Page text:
Earlier this year, the Chan Zuckerberg Initiative (CZI) dove into the field of neurodegenerative disease research, launching the Neurodegenerative Challenge Network to promote cross-disciplinary basic science research (Feb 2018 news). On December 5, the philanthropy announced the first set of awards for the network, totaling $51.95 million. This total comprises 17 Ben Barres Early Career Acceleration Awards, which are five-year grants of $2.5 million given to individual investigators, and nine Collaborative Science Awards, three-year grants of $1.05 million awarded to small teams (see press release).
All are basic science awards focused on understudied aspects of neurodegenerative disease, especially the contribution of other biological systems such as immunity and vasculature. For example, Elaine Hsiao at the University of California, Los Angeles, will study the role of the microbiome in neurodegeneration, while Ethan Lippmann at Vanderbilt University will probe how the blood-brain barrier regulates transport, with an eye to finding better ways to deliver drugs to the brain. Other investigators focus on RNA, computational approaches, and new model systems.
The team awards tackle similar topics. In the field of immunity, researchers at Washington University in St. Louis will investigate TREM2 regulation, and a group based at Columbia University in New York will create a tool kit for studying human microglia. University of California, San Francisco, researchers plan to develop human cell-based disease models, while a team at KU Leuven in Belgium will try to create human neuronal microcircuits on an electrode chip for the study of Parkinson’s disease. Others explore specific aspects of disease biology, such as changes in the nuclear pore complex, interactions between neurons and astrocytes, and the precise structures of toxic forms of tau. A complete list of awards can be found on the network’s website.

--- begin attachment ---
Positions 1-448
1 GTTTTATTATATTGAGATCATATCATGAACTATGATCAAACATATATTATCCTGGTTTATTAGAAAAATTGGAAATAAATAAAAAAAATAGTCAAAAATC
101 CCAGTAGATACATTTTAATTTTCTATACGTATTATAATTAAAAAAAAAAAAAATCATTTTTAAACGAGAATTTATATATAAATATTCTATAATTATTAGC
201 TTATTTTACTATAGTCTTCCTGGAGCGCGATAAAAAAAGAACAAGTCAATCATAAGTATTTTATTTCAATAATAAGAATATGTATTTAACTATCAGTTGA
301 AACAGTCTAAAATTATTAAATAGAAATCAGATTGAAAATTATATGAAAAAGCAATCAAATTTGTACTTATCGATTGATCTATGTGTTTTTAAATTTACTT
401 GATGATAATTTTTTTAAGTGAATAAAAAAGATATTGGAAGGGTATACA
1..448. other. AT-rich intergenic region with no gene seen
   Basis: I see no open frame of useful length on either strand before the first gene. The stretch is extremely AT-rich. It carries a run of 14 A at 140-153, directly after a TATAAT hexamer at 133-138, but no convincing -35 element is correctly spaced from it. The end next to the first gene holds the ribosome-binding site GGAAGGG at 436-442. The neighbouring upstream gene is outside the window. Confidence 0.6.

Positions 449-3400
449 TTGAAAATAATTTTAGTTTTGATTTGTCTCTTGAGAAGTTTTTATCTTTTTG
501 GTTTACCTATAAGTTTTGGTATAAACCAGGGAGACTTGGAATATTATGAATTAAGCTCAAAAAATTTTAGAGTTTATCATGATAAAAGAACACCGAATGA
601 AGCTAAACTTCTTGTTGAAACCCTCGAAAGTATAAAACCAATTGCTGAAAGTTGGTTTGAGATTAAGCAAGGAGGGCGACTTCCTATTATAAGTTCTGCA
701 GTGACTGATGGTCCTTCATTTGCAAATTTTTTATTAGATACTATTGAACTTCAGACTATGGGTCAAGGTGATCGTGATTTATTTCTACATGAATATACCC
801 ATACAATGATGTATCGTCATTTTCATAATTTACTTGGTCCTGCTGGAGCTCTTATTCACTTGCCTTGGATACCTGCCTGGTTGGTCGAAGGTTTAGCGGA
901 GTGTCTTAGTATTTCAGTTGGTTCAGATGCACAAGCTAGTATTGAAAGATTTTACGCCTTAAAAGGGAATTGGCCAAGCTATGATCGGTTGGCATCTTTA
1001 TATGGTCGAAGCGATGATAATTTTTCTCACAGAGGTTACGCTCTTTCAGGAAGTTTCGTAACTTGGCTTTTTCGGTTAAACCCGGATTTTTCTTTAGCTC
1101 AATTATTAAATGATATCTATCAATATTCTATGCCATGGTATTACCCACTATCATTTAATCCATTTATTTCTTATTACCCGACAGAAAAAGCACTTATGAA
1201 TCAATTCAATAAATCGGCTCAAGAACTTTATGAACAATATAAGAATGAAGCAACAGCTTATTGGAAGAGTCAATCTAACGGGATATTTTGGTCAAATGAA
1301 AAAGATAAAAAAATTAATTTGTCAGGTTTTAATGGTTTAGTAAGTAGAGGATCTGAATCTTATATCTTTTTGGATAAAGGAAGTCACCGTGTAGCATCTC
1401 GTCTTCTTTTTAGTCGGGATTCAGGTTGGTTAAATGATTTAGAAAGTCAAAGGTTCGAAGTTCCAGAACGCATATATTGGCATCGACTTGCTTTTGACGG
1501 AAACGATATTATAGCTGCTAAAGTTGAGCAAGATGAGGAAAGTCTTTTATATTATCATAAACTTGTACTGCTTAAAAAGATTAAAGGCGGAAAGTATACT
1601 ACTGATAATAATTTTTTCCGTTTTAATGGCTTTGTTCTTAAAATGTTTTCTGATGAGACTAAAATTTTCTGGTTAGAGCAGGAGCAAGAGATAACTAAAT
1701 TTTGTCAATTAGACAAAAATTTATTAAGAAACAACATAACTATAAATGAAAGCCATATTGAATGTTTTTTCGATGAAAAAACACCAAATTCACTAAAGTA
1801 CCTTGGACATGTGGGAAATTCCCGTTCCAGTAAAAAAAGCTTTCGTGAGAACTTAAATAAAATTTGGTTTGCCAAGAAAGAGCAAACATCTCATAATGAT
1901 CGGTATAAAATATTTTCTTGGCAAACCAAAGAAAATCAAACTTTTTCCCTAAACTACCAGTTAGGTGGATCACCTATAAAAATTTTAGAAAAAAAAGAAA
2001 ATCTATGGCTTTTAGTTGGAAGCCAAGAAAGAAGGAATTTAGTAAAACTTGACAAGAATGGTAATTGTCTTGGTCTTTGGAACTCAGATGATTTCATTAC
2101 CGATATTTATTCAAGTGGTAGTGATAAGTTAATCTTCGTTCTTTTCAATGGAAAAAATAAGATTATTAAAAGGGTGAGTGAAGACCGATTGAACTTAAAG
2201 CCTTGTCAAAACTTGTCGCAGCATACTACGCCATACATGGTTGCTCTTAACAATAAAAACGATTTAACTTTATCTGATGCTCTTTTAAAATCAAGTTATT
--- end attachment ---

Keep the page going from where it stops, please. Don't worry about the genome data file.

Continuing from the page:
One notable feature of CZI’s approach is to try to foster collaboration and sharing of tools and data among awardees. Carlos Cruchaga, a member of the WashU team, noted that CZI has already contacted grantees to facilitate this, and has promised to provide computing power and expertise for analyzing the large data sets that will be generated by many studies. “Although they have funded multiple collaborations for specific projects, they have a vision of the Network as one big project,” Cruchaga wrote to Alzforum.—Madolyn Bowman Rogers
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